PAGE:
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rocky 01-25-2006 02:04 PM

Wiring a Pole Barn
 
I am going to build a pole barn and would like some advice on what wire to run to it. I have a 200 amp service box just for the barn (a seperate 200 amp box going to the house) and want to trench in wire to the barn. At this time I only plan to use 110 tools (table saw, power tools, etc) but want to bury the right wire now in case down the road I want to use a 220 hook up for a welder or whatever. What wire should I run....is 10-3 w ground ok or should I go 8-3 or even 6-3?

jbfan 01-25-2006 06:29 PM

200 amps for a pole barn is a bit much. How far are you trenching? As a min. you will need 2 ought wire and 2 inch conduit. How big is this barn? Are you going to add heat and air? Kitchen? Bathrrom?

rocky 01-27-2006 10:29 AM

It is going to be a 30'x40' and I will be trenching about 125'. Don't really know what my plans are down the road, right now just a workshop and storage. Just want to put in enough the first time just in case. I don't see adding a bathroom or kitchen, at most just using some 220 for equipment like a welder or the like. I want to put in enough but at the same time I don't want to overkill either. The 200 amp service box is already there....was cheaper to put it in when the house was built last summer.

powrus 01-27-2006 04:33 PM

Just like Jbfan said for the size of the cable. Your issue probably will not be the size of the main breakers within the new building, but rather the distance (125 ft) from your existing power source. Bad news, but you're gonna have to consider a new "feed" to your new building.

Speedy Petey 01-28-2006 09:17 AM

125' is not that far at all for a feeder. The issue is where are you going to terminate that 2/0cu (or 4/0al) in the main panel?
Do you have a feed-through panel at the house? Either way, to get 200 amps to the shop would require larger than a 200 amp service to the house.
You can use less than 200 amps to the shop and still use the 200 amp panel but this is not normally recommended.
IMO you should use 2" conduit all the way and run #4cu (or #2al) as a 100 amp feeder to the shop.

rocky 02-01-2006 08:52 AM

wire to pole shed
 
When I built my house last summer I had the utility co set two seperate 200 amp service boxes (they both feed into one meter) on a post that is 100' from the house. One service box feeds into the house. I now want to trench in wire (approx 125') from the second service box to a shed I am going to build in March. Will a 6/3 w ground outdoor wire cover most applications down the road? Also, if I use outdoor wire....do I need to use conduit, why can't I just bury the wire 2 feet deep?

Speedy Petey 02-01-2006 06:03 PM

What is a "serivce box"? Is it a meter pan? Disconnect? What size wire is feeding it?

You can feed the barn with 100 amps or more. For 100 amps you need #2al or #4cu. For 200 amps you need 4/0al or 2/0cu.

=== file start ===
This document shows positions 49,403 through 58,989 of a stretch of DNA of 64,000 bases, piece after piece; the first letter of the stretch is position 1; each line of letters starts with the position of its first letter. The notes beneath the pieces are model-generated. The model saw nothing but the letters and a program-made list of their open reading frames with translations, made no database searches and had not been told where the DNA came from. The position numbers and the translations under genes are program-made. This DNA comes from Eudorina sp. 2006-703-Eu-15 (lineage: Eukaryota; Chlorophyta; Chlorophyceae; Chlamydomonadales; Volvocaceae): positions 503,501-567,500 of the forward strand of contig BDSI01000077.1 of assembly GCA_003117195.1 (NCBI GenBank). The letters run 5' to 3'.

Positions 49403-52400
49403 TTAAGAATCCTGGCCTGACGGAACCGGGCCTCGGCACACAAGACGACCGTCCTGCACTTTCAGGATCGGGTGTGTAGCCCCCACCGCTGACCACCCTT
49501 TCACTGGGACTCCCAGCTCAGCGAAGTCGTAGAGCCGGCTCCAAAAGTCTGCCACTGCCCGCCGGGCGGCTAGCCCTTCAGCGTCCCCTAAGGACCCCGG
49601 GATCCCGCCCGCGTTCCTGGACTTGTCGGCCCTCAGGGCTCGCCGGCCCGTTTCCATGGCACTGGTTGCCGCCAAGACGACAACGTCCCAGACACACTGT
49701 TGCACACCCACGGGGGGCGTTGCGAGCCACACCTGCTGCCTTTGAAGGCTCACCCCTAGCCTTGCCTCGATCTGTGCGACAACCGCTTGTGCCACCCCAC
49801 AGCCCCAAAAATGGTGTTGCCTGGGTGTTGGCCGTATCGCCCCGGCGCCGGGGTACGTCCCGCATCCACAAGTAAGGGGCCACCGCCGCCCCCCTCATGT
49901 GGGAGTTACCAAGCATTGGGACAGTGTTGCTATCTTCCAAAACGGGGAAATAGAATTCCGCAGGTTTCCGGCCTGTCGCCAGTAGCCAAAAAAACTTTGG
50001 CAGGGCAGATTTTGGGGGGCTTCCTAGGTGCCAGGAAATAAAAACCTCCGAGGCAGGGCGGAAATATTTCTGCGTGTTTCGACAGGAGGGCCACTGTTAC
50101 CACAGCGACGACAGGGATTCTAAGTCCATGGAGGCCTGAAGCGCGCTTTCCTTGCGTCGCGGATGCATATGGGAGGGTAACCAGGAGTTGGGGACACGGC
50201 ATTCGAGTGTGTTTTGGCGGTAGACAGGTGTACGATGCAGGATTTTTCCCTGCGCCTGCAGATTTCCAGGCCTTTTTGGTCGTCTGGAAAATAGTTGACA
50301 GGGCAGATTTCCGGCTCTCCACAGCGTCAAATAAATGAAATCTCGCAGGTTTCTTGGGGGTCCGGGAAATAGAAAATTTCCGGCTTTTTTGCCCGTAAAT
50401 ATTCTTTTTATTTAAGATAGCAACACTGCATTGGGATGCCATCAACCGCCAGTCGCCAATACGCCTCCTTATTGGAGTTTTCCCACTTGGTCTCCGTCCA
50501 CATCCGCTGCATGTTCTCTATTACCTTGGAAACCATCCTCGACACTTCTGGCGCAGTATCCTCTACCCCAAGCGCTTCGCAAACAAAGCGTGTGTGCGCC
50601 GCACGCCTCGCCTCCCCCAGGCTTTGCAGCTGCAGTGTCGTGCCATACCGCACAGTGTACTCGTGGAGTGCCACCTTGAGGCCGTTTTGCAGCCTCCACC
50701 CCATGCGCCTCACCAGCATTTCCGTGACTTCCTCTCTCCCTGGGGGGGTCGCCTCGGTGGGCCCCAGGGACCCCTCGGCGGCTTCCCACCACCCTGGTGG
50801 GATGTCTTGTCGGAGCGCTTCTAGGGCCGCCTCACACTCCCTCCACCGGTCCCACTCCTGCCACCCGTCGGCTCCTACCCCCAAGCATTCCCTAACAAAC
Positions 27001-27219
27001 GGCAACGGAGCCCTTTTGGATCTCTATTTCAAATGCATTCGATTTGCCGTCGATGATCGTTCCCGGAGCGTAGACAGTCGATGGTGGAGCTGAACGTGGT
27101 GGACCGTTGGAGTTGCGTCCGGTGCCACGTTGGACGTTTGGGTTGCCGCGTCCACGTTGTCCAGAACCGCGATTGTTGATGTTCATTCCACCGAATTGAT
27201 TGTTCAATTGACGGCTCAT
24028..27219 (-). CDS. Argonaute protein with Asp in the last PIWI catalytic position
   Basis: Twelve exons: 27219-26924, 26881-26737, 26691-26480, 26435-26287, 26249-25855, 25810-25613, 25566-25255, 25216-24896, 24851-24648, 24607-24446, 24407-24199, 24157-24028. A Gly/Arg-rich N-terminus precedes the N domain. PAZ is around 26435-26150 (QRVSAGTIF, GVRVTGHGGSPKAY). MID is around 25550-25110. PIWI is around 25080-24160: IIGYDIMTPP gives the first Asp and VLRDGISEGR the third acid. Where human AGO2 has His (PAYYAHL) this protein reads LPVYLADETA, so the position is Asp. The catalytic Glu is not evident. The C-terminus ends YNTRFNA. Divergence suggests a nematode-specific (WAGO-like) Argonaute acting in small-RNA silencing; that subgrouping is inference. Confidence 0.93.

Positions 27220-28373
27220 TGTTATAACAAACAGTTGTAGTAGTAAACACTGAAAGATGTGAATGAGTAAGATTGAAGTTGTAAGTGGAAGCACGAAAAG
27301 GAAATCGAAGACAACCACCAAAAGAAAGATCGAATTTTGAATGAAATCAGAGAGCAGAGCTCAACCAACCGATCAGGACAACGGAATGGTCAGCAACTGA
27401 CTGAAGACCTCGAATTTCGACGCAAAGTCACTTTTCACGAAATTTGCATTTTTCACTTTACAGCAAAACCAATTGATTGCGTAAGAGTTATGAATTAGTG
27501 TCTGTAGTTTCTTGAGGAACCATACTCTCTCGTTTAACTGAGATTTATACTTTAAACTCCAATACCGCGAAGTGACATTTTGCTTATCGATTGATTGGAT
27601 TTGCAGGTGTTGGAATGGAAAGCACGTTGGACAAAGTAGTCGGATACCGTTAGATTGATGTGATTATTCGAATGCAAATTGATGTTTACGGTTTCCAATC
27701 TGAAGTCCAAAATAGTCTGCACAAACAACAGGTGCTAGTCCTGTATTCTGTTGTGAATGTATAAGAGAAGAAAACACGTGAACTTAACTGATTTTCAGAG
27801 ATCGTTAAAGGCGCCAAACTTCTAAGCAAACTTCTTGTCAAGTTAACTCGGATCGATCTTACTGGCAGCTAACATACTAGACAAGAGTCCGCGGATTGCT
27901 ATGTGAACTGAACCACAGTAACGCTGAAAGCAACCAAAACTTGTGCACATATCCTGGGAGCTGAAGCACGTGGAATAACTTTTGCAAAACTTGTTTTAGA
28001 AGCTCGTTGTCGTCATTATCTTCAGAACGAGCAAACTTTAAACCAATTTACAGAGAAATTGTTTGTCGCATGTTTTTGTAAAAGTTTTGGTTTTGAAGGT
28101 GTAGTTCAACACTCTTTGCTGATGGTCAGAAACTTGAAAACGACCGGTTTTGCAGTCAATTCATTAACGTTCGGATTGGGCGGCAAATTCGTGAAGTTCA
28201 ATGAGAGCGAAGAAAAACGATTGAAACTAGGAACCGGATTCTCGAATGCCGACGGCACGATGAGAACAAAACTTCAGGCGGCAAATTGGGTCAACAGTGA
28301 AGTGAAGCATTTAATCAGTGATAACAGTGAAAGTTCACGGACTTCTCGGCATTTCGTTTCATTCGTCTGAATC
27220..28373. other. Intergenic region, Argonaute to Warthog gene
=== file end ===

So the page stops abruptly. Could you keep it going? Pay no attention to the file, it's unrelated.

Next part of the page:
I will add a STRONG recommendation for conduit the whole way.

rocky 02-02-2006 01:35 PM

wiring a pole shed
 
Please excuse me, I really don't know much about electrical work and terms. Be assured that I will get a professional to hook everything up for me, I just want to get a grip on what wire to bury. What I am calling a service box is the box that the electric company installed on the post.....they also set a transformer next to it....I assume a connection is made from the transformer into the service box and then a connection is made to the house (underground approx 100'). They installed a second service box on the post whick I also assume is connected to the transformer...this is the box I want to connect to the shed approx 125' away. I have been told that a 10/3 with ground wire (this is the way is is identified at my local builders supply store) will handle a 220 hookup in the shed? Also....if I do not plan to run any additional wire to the shed in the future, why do I need to use conduit if the wire I buy is outdoor wire? I don't understand what #4cu or #2al relates to the 10/3 with ground wire (3 strands of 10 gage wire with a 4th ground wire) I find in the store?

Speedy Petey 02-02-2006 06:34 PM

You CANNOT use 10/3 for a service. The #4cu & #2al is just that. #4 gauge copper or #2 gauge aluminum conductors. As opposed to #10.

I'm still not sure what your service box entails. Is this just a meter pan, or is there a disconnect breaker out there? This is one of the main things we need to clear up.
Can you possible post a pic of the service post the POCO provided?

To be honest, if you are considering #10 to feed the whole pole bard, and do not know what the conductors I was referring to are, I really feel you would be better off just letting an electrician doing the whole thing. Either that or have him come out and explain exactly the things you can do prior to his coming to complete the job.
Without knowing exactly what you have and/or seeing it, it is hard to get a grip on what you could possibly do yourself.


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